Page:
“Act without delay if you believe that there is a risk to patient safety or public protection [and] raise and, if necessary, escalate any concerns you may have about a patient or public safety, or the level of care people are receiving in your workplace or any other healthcare setting and use the channels available to you in line with our guidance and your local working practices.” (NMC, 2015)

Whistleblowers need to ensure their voice is heard and that they can justify their actions, but they also need to ensure, from an ethical and legal context, they have acted within the boundaries of their employment contract in terms of confidentiality and the Code.

In response to concerns over the inadequacy placed on confidentiality in the NHS (Clements, 2004), Caldicott Guardians were introduced in all NHS organisations. These are responsible for safeguarding the confidentiality of patient information (NHS Management Executive, 1999). Beech (2007) advised professional discretion may come into play when considering requests to disclose against duty of confidentiality to justify overriding this duty. However, whatever course of action nurses decide to take, the decision will be their own professional and personal responsibility (Beech, 2007).

Support mechanisms

Nurses who have the courage of their convictions to blow the whistle on unethical practices when all internal processes have failed should not be ostracised by their colleagues but applauded for their moral courage (Lachman, 2008). They risk their jobs, careers and personal wellbeing for the sake of their patients, and should be encouraged not chastised.

Historically, there is protection in law for nurse whistleblowers with just cause but organisations also have policies and procedures to protect staff whistleblowers. Regulatory bodies such as the NMC also offer guidelines and procedures to help nurses who wish to raise concerns, and the joint publication by the NMC and GMC (2015) further supports a culture of speaking out: it directs that all health professionals have a professional duty of candour.

Further support is also available from other organisations and resources (Box 2). All these steps can only strengthen the protection of nurses who whistleblow.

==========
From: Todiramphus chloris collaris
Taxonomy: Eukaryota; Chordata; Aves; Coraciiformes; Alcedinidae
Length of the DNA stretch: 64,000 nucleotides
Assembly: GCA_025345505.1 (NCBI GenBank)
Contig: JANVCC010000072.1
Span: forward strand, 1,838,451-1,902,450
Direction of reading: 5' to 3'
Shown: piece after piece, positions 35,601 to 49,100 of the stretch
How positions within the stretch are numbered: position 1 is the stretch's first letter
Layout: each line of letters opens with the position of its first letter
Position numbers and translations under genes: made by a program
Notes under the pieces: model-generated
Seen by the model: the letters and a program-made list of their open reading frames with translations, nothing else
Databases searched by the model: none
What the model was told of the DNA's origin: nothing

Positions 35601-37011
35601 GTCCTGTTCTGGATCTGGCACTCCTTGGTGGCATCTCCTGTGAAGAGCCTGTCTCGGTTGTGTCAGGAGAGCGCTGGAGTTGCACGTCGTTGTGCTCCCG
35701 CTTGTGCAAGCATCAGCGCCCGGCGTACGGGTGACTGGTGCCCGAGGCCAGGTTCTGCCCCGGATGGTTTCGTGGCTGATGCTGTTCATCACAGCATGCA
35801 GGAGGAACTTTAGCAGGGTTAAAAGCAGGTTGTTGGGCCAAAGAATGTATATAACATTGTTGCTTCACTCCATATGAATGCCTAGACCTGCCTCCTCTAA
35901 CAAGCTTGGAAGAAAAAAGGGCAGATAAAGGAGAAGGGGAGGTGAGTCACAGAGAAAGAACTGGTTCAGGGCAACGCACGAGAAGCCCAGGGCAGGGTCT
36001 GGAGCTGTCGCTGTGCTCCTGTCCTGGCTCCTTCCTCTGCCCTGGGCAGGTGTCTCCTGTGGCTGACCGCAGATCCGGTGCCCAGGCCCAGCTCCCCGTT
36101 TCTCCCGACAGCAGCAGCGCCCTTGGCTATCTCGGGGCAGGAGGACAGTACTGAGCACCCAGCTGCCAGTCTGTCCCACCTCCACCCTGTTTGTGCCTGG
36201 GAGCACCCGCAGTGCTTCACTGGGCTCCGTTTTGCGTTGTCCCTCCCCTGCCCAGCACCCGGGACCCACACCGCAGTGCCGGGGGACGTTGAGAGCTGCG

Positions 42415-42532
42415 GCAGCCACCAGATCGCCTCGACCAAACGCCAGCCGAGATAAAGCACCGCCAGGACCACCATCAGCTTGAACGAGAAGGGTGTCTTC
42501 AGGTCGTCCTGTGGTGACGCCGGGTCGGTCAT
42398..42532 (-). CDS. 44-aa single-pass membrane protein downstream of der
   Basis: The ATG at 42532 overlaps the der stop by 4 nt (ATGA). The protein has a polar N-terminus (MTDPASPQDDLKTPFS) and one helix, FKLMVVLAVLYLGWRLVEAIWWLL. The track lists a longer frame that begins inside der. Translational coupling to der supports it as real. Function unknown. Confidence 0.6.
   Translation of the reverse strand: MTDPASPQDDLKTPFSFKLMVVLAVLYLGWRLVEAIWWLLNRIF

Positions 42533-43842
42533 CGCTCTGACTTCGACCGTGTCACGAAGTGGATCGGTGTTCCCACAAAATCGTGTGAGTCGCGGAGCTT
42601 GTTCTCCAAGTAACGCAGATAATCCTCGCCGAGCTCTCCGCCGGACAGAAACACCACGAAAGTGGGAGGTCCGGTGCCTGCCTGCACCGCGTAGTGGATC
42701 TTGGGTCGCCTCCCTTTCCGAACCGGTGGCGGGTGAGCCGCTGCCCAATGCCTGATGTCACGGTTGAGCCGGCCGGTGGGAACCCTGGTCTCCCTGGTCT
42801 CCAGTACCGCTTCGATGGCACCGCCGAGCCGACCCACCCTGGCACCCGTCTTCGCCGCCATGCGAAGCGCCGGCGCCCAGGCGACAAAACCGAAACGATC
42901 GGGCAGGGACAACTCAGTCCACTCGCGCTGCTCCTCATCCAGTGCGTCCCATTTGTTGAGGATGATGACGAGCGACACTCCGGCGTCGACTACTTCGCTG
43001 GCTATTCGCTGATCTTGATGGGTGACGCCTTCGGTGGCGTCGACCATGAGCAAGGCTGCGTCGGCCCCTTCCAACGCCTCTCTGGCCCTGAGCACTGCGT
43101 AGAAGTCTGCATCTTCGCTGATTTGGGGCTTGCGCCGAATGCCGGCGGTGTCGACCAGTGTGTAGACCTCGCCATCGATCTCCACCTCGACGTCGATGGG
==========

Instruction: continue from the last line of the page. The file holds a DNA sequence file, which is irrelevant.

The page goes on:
Box 2. Further support

In 2012 NHS Employers launched the Speaking Up Charter, requiring more commitment to NHS organisations working together to support those staff who raise concerns by creating a just culture of openness and transparency;

In March 2013 following a survey of over 800 nurses that revealed staff concerns over the fear of repercussions if they blew the whistle on poor care, Nursing Times launched its award-winning Speak Out Safely campaign. Its aim is to make it safer for staff to raise concerns about patient safety by increasing honesty and transparency in the NHS, and asking organisations to sign up to support the campaign in their areas. Click here for more details


The Francis (2013) report into care failings at Mid Staffordshire Foundation Trust is boosting support for nurses. It has led to NHS organisations providing more support for potential whistleblowers and dealing with confidentiality agreements that have historically ‘gagged’ the individuals involved (Game, 2014). Its findings revealed that the NHS needs to be more transparent, safer and provide care with compassion.

Francis (2015) provided recommendations, principles and actions for NHS organisation; those outlined include a culture change and enhancing legal protection to those who make protected disclosures. Times are changing.

“The workplace that best enables and supports patient safety is one with a just culture, an understanding of human factors, high levels of staff engagement, and one that is appropriately resourced, led and managed.” (Fecitt, 2014)

Key points

  • Recent care scandals have brought the issue of whistleblowing to the fore
  • Nurses may worry about the negative consequences of reporting poor care
  • Healthcare organisations should have policies and procedures to follow when concerns are raised
  • Nurses should be supported and encouraged to report care failings and concerns
  • A culture of transparency should be promoted in all healthcare organisations
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Readers' comments (1)

  • Jones and Kelly's characterisation of whistleblowing is both inaccurate and self contradictory. Inaccurate in that whistleblowing is not a situation; it is a response to a situation. Self contradictory in that they say it is imposed, then go on to say it is the result of a decision; ie whether to speak or be silent. A decision is a choice, not an imposition.